Thursday, November 8, 2018

Dearest Reviews: Women on the Verge of a Nervous Breakdown


This year is shaping up to be a great year for actresses, especially those whose characters are doing all they can do to not lose their minds.

In reverse order of their ability to keep their shit together, here are 2018’s “women on the verge of a nervous breakdown”:

Private Life (now streaming on Netflix):
WOTVOANB: Rachel Biegler, played by Kathryn Hahn.
Supportive spouse: Richard, played by Paul Giamatti.
What’s driving her crazy: This middle-aged New York couple’s increasingly desperate attempts at getting pregnant.
How bad does it get?: They resort to asking their step-niece (Kayli Carter) to be their surrogate, drawing the wrath of her mother, another WOTVOANB, played by Molly Shannon.
Oscar Moment: Rachel has a street freak out when Richard supports the previously off-the-table idea of surrogacy.
Review: Fertility issues usually crop up in long-running TV shows when the writers decide to tackle a pregnancy storyline and want to draw it out as long as possible. Thankfully, writer/director Tamara Jenkins (The Savages) nicely manages to make this oft-told scenario fresh and funny. She also smartly cast two warm and wonderful character actors as her leads; it is especially gratifying to see Hahn (easily the best thing in the incredibly overrated Transparent) finally in the spotlight.
Rating: 7/10

Tully (now available on DVD and Blu-ray):
WOTVOANB: Marlo Moreau, played by Charlize Theron.
Supportive spouse: Drew, played by Ron Livingston.
What’s driving her crazy: Already on shaky ground dealing with her two young kids (one of whom is obviously autistic yet the film rather shamefully just labels “quirky”), Marlo is pushed over the edge in the aftermath of the birth of her third child.
How bad does it get?: Actually, it gets better with the arrival of Tully (Mackenzie Davis), a night nanny of the “manic pixie dream girl” variety. But then a diner waitress uniform enters the picture and it gets weird…
Oscar Moment: Sitting on her living room sofa nursing the baby, Marlo wonders if it is her life that is empty or just her right breast.
Review: Eleven years after Juno, director Jason Reitman and writer Diablo Cody revisit the topic of pregnancy, this time from a postpartum perspective, with their sharp comedic sensibility still intact. A once-again de-glammed Theron grounds the story, even when it goes in unexpected directions, with her lived-in performance.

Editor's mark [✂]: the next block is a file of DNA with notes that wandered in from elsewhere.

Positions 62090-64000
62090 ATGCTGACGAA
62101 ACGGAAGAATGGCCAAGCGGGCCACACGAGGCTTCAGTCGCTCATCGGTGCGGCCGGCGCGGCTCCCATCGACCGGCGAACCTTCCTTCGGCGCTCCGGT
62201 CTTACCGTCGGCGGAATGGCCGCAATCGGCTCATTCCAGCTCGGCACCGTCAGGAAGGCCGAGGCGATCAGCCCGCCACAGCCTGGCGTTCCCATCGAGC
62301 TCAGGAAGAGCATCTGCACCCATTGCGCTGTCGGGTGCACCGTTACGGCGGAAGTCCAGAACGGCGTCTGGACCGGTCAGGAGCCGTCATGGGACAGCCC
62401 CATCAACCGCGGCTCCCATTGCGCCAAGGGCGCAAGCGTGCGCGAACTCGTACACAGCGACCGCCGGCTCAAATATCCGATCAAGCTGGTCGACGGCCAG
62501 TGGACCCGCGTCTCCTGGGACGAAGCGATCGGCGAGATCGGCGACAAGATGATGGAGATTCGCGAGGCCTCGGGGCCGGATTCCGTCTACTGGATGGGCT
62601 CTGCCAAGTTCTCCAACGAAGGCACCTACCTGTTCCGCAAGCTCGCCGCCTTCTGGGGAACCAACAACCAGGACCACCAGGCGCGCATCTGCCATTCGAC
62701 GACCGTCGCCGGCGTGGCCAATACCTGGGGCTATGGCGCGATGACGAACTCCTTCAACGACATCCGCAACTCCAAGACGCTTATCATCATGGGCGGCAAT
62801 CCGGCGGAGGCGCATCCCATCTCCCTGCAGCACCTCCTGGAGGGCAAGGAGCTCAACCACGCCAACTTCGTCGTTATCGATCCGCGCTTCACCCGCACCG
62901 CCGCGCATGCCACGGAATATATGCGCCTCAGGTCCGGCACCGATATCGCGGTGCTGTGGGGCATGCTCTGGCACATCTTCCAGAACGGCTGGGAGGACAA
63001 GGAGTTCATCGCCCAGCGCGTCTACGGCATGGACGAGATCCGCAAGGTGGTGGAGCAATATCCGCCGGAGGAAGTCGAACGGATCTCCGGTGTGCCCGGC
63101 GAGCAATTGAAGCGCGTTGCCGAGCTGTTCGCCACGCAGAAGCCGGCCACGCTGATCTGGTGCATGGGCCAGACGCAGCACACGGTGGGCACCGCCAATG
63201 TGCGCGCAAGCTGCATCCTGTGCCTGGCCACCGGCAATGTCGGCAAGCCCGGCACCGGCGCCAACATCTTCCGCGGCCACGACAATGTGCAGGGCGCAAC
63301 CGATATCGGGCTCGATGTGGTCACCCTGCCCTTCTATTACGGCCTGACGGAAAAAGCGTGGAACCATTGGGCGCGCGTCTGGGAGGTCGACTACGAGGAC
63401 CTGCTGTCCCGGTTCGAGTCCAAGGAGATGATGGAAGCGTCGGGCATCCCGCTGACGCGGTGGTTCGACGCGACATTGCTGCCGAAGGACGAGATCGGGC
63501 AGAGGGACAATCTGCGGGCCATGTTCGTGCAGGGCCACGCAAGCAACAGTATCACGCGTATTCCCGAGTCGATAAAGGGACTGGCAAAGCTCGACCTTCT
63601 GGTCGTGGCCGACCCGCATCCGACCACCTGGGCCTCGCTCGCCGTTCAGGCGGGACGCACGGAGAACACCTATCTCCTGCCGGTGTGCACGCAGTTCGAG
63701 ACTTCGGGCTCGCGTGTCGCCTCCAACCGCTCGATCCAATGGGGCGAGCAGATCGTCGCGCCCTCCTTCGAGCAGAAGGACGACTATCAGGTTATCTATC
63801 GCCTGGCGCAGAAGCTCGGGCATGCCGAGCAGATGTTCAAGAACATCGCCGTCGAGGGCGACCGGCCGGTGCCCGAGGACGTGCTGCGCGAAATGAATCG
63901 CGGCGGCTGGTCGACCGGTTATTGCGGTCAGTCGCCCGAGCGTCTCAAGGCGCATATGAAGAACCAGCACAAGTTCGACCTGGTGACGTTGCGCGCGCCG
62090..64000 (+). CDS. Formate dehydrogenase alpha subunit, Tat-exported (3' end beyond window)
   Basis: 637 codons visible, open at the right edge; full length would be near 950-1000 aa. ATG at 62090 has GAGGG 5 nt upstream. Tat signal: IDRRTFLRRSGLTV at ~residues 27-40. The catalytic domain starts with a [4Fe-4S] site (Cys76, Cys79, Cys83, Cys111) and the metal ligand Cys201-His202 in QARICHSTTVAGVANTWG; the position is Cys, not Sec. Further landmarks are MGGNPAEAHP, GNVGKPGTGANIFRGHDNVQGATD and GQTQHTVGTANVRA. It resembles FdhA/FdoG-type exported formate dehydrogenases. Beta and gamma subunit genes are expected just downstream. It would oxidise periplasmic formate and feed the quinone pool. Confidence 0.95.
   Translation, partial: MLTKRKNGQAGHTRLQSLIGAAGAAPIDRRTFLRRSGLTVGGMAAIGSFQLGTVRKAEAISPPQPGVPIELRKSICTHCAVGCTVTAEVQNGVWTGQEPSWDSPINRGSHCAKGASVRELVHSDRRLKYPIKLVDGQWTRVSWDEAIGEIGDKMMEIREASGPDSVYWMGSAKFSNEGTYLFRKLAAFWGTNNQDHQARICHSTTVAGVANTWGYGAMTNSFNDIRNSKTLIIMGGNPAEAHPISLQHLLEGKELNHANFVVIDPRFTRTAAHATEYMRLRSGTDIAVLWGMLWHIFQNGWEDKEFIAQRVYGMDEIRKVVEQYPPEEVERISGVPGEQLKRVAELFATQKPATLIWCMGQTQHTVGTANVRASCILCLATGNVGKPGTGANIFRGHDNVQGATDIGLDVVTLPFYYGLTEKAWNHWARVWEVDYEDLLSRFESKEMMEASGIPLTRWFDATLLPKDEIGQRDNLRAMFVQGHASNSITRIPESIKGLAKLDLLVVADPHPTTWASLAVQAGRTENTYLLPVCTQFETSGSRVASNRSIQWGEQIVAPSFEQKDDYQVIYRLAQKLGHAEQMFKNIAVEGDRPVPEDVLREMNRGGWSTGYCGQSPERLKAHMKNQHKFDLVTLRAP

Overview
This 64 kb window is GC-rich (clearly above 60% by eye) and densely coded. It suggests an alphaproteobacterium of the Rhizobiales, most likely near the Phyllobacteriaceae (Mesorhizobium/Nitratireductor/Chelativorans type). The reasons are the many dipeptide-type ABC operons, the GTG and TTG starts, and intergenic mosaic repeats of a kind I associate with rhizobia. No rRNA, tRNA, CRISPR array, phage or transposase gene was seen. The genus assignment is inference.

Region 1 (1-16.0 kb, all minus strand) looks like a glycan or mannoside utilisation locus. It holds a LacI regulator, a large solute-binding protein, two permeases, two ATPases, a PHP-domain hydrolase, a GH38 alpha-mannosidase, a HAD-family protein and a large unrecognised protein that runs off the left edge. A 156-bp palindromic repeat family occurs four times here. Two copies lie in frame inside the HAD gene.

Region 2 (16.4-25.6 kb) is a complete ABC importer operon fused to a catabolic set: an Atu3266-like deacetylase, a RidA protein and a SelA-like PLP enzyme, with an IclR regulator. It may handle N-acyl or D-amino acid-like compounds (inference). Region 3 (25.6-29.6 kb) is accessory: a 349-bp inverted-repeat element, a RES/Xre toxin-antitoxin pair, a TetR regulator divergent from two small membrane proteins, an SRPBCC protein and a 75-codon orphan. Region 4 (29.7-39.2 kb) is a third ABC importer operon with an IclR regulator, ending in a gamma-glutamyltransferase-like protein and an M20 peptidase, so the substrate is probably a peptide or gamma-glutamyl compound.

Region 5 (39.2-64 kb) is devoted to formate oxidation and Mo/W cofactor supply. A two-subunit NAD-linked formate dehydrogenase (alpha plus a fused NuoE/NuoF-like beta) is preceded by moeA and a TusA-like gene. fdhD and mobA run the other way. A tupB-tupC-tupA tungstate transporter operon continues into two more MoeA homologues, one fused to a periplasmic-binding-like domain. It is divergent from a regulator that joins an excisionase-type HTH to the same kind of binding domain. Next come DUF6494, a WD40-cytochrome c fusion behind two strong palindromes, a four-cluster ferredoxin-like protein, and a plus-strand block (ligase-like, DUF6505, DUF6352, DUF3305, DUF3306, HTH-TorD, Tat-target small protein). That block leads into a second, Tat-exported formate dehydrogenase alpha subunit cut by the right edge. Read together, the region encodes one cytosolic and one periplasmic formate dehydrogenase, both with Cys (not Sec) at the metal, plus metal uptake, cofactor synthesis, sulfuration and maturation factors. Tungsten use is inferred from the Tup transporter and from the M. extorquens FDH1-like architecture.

Rating: 7/10

The Kindergarten Teacher (now streaming on Netflix):
WOTVOANB: Lisa Spinelli, played by Maggie Gyllenhaal.
Supportive spouse: Grant, played by Orange is the New Black’s Michael Chernus.
What’s driving her crazy: As the titular educator, Lisa discovers that Jimmy (Parker Sevak), one of her young charges, is a poetry prodigy and becomes determined to nurture his natural talent… no matter what.
How bad does it get?: Plagiarism, adultery and child endangerment are just a few of the many lines Lisa crosses.
Oscar Moment: Lisa confronts Jimmy’s preoccupied father and tries to convince him his son is the next Mozart.
Review: A remake of the 2014 Israeli film of the same name, writer/director Sara Colangelo creates here an engrossing tale of mounting anxiety anchored by a can’t-take-your-eyes-off-of-her, career best performance from Gyllenhaal (who also co-produced the film). Her character starts out with the best intentions and, even though she ends up committing highly questionable acts, we kind of see her point, which is then proven correct by a gut-punch of a final moment.
Rating: 8/10

Hereditary (now available on DVD and Blu-ray):
WOTVOANB: Annie Graham, played by Toni Collette.
Supportive spouse: Steve, played by Gabriel Byrne.
What’s driving her crazy: Where to start? There’s a couple of funerals, a few ghostly sightings, some light witchcraft, plus an unnervingly disembodied tongue click or two, all topped off with some mounting paranoia and a heaping helping of soul-crushing grief.
How bad does it get?: You. Have. No. Idea.
Oscar Moment: When questions of guilt and responsibility arise during a family dinner, an increasingly unhinged Annie verbally lashes out at her grieving son Peter (My Friend Dahmer’s Alex Wolff).
Review: Honestly, the less you know about Hereditary (a masterful feature debut for writer/director Ari Aster) the better the scares, of which there is a plentiful amount. Trust me, this is not for the faint of heart. Yet if you are in the mood for a good dose of terror, this is definitely the one for you. Finally, a horror film that actually lives up to being compared to The Exorcist.
Rating: 9/10

Reviews by Kirby Holt, Movie Dearest creator, editor and head writer.

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